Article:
The win was meaningless in the big picture. Tulane pitcher Randy LeBlanc did not even get credited with the victory.
Still, his college career likely ended in just as impressive fashion as it started.
LeBlanc, a fourth-year junior who struck out 22 batters in 15.2 innings in three starts as a freshman before blowing out his elbow against Ole Miss, faced the minimum 18 batters through six innings as the Green Wave took a two-run lead on FIU Friday night at Turchin Stadium.
He pitched into the ninth inning for the first time in his career but left after shortstop Stephen Alemais’ error with one out led to a tying single. Reliever Tim Yandel induced a double play to keep the score tied, and Alemais redeemed himself with a bases-loaded single that bounced off the glove of pitcher Mike Gomez in the bottom of the ninth as Tulane won 3-2.
The Green Wave (22-29, 9-18 Conference USA), whose season will end after Saturday’s finale, snapped a four-game losing streak. FIU (36-17, 16-13) took a hit to its NCAA tournament at-large hopes.
And for LeBlanc, who expects to sign a professional contract after the season, it was a special performance. He allowed four hits — two through the first eight innings — and struck out five.
“It was fun,” LeBlanc said. “I definitely had a good one going. “It was nice for them to pick me up in the ninth inning, getting the walk-off win. If we would have lost, it would have been heartbreaking.”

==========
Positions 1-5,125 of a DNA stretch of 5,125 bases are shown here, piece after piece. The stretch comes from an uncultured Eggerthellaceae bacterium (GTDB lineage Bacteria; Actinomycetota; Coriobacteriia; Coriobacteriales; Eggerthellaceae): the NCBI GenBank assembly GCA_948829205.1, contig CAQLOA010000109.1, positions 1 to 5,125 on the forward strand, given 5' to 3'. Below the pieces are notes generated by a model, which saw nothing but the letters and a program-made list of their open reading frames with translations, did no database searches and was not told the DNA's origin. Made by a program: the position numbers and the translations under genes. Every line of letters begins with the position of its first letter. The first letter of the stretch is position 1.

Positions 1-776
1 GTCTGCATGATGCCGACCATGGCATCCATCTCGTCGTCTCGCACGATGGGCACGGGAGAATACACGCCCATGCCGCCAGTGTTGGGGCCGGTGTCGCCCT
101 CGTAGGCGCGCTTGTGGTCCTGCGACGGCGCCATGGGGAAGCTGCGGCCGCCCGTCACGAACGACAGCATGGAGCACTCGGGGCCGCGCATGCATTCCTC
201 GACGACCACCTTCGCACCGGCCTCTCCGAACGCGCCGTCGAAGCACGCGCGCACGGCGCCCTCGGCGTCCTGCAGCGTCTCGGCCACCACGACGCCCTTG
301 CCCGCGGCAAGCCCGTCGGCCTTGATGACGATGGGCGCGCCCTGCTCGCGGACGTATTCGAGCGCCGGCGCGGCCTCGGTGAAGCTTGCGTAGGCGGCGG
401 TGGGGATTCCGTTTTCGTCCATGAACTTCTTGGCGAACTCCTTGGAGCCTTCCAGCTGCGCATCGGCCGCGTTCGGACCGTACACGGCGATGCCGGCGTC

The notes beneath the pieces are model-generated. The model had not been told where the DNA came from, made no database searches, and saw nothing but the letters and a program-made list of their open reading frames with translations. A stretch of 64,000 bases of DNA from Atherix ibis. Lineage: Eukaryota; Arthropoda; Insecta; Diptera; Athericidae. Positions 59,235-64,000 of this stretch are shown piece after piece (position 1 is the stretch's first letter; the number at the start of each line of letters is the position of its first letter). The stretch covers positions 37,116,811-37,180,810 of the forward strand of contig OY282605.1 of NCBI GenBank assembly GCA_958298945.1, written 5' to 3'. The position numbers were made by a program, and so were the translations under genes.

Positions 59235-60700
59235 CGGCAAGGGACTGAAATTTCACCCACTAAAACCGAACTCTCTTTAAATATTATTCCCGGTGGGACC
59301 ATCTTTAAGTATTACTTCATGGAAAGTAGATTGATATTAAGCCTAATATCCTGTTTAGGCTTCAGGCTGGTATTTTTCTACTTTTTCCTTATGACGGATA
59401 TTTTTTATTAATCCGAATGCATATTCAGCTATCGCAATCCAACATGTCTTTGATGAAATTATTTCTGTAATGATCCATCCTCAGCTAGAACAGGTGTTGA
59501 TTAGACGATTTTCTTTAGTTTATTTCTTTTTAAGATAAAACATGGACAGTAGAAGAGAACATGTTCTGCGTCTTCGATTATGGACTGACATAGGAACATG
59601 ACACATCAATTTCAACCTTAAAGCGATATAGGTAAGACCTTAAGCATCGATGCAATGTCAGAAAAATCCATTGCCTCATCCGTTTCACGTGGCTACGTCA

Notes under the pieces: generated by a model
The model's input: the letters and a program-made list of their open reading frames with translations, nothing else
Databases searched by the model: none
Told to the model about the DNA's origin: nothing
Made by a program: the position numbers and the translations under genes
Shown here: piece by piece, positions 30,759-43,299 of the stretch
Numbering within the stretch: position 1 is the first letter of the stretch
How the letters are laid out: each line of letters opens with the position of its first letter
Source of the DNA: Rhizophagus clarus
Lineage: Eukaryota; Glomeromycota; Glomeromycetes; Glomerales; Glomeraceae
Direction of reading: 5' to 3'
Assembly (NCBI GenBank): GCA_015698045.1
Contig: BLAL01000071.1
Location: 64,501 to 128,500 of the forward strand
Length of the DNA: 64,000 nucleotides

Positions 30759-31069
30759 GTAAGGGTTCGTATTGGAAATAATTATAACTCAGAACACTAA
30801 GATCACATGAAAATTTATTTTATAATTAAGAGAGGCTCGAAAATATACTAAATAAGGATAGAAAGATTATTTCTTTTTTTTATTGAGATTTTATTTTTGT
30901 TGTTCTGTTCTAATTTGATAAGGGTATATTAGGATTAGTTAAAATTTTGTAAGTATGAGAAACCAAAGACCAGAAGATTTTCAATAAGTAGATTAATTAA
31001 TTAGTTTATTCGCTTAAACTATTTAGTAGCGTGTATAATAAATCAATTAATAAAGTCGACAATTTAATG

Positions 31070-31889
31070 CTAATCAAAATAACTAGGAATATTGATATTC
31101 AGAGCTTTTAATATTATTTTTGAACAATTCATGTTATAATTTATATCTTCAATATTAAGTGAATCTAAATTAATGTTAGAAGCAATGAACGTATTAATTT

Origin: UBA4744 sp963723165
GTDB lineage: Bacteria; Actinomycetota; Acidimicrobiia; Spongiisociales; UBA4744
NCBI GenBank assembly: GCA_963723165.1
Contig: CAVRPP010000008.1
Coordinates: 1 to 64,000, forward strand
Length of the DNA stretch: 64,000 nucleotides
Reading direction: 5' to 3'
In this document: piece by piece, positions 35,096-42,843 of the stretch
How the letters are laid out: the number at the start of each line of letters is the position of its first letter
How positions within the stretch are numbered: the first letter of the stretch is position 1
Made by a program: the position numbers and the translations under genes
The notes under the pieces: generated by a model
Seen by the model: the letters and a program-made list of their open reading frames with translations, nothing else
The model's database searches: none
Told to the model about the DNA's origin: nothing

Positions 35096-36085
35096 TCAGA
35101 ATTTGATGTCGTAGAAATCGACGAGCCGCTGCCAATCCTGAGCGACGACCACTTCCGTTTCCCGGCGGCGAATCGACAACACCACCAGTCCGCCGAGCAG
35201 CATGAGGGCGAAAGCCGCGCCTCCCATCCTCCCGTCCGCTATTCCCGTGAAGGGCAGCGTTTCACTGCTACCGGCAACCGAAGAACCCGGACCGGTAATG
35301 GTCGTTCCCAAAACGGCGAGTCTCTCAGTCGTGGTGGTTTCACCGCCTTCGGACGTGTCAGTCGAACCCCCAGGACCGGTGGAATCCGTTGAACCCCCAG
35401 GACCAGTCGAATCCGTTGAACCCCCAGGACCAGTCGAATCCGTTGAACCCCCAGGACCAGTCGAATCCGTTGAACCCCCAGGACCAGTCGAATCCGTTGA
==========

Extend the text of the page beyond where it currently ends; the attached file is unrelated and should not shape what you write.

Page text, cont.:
Tulane interim coach Jake Gautreau did not hesitate sticking with LeBlanc to start the ninth.
“I’m happy for Randy,” he said. “We all know this is possibly his last outing in a Tulane uniform. He has a chance to be taken very high in the draft, and he went out there tonight and was amazing.
“We sent him back out there in the ninth because he’s our guy and he deserved that. We got that win because of what Randy did on the mound for us tonight.”
It was not until this year that LeBlanc regained his control. He went 2-2 with a 5.82 ERA in 2012 and was 4-4 with a 4.60 ERA in 2013.
He lowered his ERA to 2.46 with his performance Friday.
Alemais, who had four hits including the game-winner, still felt bad about probably costing LeBlanc the victory. There would have been two outs with no one on if his throw had not drawn first baseman Garrett Deschamp off the bag.
“I think Randy should have gotten the win, so therefore I’m disappointed in myself,” Alemais said. “I’m more disappointed than happy right now, but I was seeing the ball very well today.”
Although a nice individual moment, LeBlanc’s masterpiece did little to alleviate the disappointment of a lost season for Tulane.
All seven seniors were honored for graduating before Friday night’s game against FIU at Turchin Stadium. Their on-field exploits never matched their success in the classroom.
Only one of them — right fielder Andrew Garner — played Friday.
Another, pitcher Tyler Mapes, will start Saturday’s finale, leads the Wave with five victories and had a 2.44 earned run average.
Still, a dearth of upperclassmen in significant roles has contributed to Tulane’s first losing season in 21 years and 12th-place standing in 13-team Conference USA.